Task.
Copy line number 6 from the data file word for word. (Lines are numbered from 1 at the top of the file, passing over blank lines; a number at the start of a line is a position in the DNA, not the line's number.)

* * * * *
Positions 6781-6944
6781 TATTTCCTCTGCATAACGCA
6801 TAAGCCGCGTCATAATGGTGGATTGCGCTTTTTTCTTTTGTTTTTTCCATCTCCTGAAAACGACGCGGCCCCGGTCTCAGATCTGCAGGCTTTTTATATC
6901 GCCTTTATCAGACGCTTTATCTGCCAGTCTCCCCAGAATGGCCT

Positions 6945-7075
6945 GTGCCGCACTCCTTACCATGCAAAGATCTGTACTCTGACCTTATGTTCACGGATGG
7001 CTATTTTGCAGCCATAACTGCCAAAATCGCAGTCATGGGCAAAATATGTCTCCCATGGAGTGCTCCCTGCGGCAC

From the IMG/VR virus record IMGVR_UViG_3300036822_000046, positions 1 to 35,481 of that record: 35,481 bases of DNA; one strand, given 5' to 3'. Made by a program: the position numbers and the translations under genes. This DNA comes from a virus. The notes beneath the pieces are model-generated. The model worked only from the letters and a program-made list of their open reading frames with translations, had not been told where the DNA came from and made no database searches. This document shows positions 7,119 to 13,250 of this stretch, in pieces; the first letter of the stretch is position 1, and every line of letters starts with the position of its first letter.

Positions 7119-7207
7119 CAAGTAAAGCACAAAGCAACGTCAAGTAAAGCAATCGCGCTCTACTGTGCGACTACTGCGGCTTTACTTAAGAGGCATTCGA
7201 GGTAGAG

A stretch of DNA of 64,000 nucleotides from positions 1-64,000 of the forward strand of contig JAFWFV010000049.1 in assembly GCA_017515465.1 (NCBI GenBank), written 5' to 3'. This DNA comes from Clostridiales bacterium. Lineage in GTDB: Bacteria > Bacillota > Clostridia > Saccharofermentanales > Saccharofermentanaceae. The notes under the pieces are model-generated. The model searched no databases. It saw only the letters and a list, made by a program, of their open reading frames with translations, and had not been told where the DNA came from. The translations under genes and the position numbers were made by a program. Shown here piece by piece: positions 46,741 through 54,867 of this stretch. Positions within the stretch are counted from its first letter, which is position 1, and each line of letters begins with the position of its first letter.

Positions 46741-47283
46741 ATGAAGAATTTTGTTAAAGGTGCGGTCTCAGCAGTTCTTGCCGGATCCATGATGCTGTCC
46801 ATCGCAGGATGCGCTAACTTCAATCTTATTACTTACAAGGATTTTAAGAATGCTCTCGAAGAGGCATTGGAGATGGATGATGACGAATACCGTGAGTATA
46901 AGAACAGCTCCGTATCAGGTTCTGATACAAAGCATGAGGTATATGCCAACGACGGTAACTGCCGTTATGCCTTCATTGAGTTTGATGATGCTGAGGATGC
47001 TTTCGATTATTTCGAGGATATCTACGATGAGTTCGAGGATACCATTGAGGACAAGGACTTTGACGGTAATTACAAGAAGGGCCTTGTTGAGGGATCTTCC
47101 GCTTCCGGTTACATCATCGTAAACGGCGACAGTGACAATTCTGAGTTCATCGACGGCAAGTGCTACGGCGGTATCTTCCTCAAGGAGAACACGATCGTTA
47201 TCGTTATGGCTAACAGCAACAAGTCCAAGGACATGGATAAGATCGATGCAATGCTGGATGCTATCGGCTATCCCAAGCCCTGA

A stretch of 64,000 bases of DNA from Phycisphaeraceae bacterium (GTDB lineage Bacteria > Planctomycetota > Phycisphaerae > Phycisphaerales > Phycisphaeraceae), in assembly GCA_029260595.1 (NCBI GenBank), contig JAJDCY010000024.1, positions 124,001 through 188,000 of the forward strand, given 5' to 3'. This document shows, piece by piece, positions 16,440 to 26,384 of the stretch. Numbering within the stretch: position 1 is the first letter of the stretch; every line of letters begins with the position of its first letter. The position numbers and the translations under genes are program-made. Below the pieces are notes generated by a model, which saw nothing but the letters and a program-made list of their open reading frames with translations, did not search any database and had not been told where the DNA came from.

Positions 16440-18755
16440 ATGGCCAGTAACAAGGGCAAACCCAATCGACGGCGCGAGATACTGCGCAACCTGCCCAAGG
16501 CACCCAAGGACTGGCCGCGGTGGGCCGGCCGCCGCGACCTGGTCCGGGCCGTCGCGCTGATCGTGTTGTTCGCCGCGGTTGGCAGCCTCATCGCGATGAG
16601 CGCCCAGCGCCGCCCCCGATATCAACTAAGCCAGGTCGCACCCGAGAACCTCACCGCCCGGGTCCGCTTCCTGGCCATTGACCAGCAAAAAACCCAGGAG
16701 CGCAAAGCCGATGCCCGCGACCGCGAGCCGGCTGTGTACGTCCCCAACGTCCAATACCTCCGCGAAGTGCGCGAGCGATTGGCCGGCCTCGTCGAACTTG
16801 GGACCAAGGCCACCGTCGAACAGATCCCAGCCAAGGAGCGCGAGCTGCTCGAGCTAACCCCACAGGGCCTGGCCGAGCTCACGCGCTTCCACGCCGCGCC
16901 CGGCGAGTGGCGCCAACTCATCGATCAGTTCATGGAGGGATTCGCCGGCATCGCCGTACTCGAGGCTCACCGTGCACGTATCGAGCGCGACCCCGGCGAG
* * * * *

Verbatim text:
6945 GTGCCGCACTCCTTACCATGCAAAGATCTGTACTCTGACCTTATGTTCACGGATGG